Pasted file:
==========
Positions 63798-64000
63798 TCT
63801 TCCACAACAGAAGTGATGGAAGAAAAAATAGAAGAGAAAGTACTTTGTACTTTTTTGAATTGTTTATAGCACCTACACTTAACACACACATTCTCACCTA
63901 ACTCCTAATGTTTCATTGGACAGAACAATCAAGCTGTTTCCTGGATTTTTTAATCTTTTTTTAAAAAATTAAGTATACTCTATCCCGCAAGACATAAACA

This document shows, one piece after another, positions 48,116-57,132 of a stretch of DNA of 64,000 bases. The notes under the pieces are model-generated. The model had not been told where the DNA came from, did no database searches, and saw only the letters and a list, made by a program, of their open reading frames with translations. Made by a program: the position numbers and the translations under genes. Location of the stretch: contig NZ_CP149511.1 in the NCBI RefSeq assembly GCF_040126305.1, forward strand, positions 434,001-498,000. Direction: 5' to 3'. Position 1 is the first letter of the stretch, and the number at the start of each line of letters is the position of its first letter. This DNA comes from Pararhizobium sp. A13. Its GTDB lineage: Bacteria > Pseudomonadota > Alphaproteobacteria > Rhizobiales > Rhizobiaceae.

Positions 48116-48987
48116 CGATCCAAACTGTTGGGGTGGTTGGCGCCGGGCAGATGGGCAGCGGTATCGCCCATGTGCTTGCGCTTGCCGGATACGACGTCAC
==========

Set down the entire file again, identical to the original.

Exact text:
Positions 63798-64000
63798 TCT
63801 TCCACAACAGAAGTGATGGAAGAAAAAATAGAAGAGAAAGTACTTTGTACTTTTTTGAATTGTTTATAGCACCTACACTTAACACACACATTCTCACCTA
63901 ACTCCTAATGTTTCATTGGACAGAACAATCAAGCTGTTTCCTGGATTTTTTAATCTTTTTTTAAAAAATTAAGTATACTCTATCCCGCAAGACATAAACA

This document shows, one piece after another, positions 48,116-57,132 of a stretch of DNA of 64,000 bases. The notes under the pieces are model-generated. The model had not been told where the DNA came from, did no database searches, and saw only the letters and a list, made by a program, of their open reading frames with translations. Made by a program: the position numbers and the translations under genes. Location of the stretch: contig NZ_CP149511.1 in the NCBI RefSeq assembly GCF_040126305.1, forward strand, positions 434,001-498,000. Direction: 5' to 3'. Position 1 is the first letter of the stretch, and the number at the start of each line of letters is the position of its first letter. This DNA comes from Pararhizobium sp. A13. Its GTDB lineage: Bacteria > Pseudomonadota > Alphaproteobacteria > Rhizobiales > Rhizobiaceae.

Positions 48116-48987
48116 CGATCCAAACTGTTGGGGTGGTTGGCGCCGGGCAGATGGGCAGCGGTATCGCCCATGTGCTTGCGCTTGCCGGATACGACGTCAC